The Nineteenth Century: Medicine, Spiritualism and Christianity

  • Jonathan Barry
Part of the Palgrave Historical Studies in Witchcraft and Magic book series (PHSWM)


This chapter considers three alternative (but linked) approaches to supernatural accounts in the nineteenth century. The first exemplifies their treatment as the product of hallucinations or mental illness if not of fraud as exemplified by essayist Leigh Hunt. Those interested in mesmerism and then spiritualism, such as Dr John Ashburner and William Howitt, sought to harness the power of invisible forces for healing, and to foster a revitalized Christianity against materialism. For those wedded either to biblical fundamentalism or Anglo-Catholicism (such as Rev. Frederick George Lee) spiritualism was the latest manifestation of the Devil’s operations, and the Perks story illustrated the dangers of exploring a spirit world which was a kingdom of darkness.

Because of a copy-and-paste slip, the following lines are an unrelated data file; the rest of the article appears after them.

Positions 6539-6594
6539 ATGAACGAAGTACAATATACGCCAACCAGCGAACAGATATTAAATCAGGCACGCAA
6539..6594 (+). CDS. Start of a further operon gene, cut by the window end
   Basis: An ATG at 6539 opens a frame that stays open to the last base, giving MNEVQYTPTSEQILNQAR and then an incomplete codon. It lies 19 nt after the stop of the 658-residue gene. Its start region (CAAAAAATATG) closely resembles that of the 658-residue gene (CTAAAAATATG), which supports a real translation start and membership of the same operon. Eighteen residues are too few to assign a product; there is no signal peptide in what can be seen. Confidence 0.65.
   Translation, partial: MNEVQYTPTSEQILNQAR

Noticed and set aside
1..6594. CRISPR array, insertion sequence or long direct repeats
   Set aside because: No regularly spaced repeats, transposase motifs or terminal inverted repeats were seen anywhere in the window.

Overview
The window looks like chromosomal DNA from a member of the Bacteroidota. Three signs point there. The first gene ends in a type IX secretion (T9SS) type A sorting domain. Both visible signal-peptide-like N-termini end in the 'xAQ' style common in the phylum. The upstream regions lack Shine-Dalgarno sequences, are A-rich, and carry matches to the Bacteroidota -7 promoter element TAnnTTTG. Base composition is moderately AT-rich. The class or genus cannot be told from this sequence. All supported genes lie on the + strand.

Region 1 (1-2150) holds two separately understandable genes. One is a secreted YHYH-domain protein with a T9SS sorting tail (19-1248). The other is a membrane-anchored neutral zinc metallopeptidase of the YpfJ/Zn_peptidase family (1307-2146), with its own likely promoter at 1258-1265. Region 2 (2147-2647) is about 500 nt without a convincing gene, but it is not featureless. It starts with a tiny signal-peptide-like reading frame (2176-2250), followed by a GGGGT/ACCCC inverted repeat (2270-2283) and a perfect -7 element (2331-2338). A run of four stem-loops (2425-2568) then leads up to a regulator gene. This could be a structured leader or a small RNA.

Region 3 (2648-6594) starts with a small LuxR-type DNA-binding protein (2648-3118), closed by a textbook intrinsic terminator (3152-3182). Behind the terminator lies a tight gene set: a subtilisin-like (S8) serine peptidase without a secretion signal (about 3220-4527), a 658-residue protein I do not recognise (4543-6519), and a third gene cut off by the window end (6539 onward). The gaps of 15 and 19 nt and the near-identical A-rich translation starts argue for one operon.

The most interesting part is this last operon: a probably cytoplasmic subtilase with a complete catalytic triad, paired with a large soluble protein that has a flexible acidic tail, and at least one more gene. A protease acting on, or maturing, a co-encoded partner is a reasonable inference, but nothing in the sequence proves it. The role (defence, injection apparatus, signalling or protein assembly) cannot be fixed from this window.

mesmerism spiritualism Victorian medicine Leigh Hunt Victorian Christianity 


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Copyright information

© Jonathan Barry 2013

Authors and Affiliations

  • Jonathan Barry
    • 1
  1. 1.University of ExeterUK

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